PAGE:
Tornado Damage Ratings – Understanding the Enhanced Fujita Scale

Tornado Damage Ratings – Understanding the Enhanced Fujita Scale

When you hear about an F-2 tornado in Stokesdale, NC or see an F5 tornado video on the Internet the “F” refers to the Fujita scale (F-Scale). The Fujita scale was introduced in 1971 as a way to rate the intensity of a tornado based on the amount of damage done to man-made structures and vegetation. It was developed by Tetsuya Fujita and Allen in Kansas City, Missouri.

Because many of the factors used by the Fujita scale were subjective and ambiguous a new scale was introduced. This new scale is called the Enhanced Fujita Scale or EF Scale and went into effect on February 1, 2007. The Enhanced Fujita Scale better reflects tornado damage in relation to wind speeds. The EF Scale also introduced 28 damage indicators to reflect the types of structures or vegetation that were damaged.

EF-0 category tornadoes have wind speeds of 65-85 mph and are known to have caused light damage often from fallen trees and branches. It should be noted that a tornado that did not cause any confirmed damaged is always rated an EF-0.

EF-1 category tornadoes have wind speeds of 86-110 mph and are known to have caused moderate damage. This could include mobile homes being overturned and damage to rooftops.

EF-2 category tornadoes have wind speeds of 111-135 mph and are known to have caused considerable damage. An EF-2 tornado is powerful enough to lift a car off the ground and destroy some small structures.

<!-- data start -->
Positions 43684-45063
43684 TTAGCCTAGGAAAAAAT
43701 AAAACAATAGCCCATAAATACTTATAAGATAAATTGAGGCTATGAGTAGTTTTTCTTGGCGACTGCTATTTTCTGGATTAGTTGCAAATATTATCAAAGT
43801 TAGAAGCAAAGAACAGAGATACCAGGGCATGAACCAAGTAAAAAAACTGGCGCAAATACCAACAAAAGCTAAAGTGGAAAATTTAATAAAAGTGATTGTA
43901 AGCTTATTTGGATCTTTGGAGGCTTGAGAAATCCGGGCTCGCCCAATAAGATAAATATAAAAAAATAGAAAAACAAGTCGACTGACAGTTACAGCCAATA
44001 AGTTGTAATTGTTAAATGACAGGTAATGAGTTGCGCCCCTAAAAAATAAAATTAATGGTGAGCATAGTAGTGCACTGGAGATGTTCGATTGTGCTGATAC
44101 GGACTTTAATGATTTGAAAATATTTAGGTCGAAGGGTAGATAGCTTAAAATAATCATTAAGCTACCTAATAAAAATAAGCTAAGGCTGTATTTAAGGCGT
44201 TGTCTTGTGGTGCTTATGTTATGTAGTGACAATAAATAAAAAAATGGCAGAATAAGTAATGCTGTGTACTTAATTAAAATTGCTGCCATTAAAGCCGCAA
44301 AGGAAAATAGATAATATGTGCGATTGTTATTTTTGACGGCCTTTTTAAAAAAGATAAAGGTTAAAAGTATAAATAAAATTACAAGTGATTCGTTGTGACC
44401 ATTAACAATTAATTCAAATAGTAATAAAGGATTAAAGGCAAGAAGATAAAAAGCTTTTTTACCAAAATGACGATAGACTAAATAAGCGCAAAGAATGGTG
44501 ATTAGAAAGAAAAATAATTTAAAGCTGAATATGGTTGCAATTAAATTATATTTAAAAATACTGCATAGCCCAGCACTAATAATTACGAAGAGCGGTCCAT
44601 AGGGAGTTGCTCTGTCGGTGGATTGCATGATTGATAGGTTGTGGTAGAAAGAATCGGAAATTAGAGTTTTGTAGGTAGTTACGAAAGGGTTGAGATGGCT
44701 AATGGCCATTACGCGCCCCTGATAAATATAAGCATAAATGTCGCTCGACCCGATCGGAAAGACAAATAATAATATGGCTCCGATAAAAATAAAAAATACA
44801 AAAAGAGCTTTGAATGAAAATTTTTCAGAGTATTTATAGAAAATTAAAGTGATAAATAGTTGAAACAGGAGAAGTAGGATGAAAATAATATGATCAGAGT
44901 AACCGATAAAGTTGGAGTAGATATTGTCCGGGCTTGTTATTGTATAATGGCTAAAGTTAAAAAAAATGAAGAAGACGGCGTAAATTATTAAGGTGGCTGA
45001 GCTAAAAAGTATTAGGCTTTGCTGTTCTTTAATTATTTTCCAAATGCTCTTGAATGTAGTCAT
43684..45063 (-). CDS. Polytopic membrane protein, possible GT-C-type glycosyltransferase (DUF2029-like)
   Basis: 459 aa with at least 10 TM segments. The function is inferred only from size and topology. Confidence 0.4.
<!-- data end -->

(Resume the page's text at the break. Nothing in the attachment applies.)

EF-3 category tornadoes have wind speeds of 136–165 mph and are known to have caused severe damage. At this intensity level well constructed homes will be destroyed and larger buildings will suffer considerable damage.

EF-4 category tornadoes have wind speeds of 166–200 mph and are known to have caused devastating damage. At this level even well constructed homes can be completely leveled. Cars can also be picked up off of the ground and thrown great distances.

EF-5 category tornadoes have wind speeds of over 200 mph and are known to have caused incredible damage. At this level entire neighborhoods might be swept away.

Since the Enhanced Fujita scale went into effect in 2007 there has only been one recorded EF-5 tornado. That tornado occurred in Greensburg, Kansas on May 4, 2007. Video footage from this tornado reveals widespread devastation rarely seen before.

Jerry Iannucci operates a website devoted to online tornado videos. For the best tornado videos please visit: http://www.BestTornadoVideos.com

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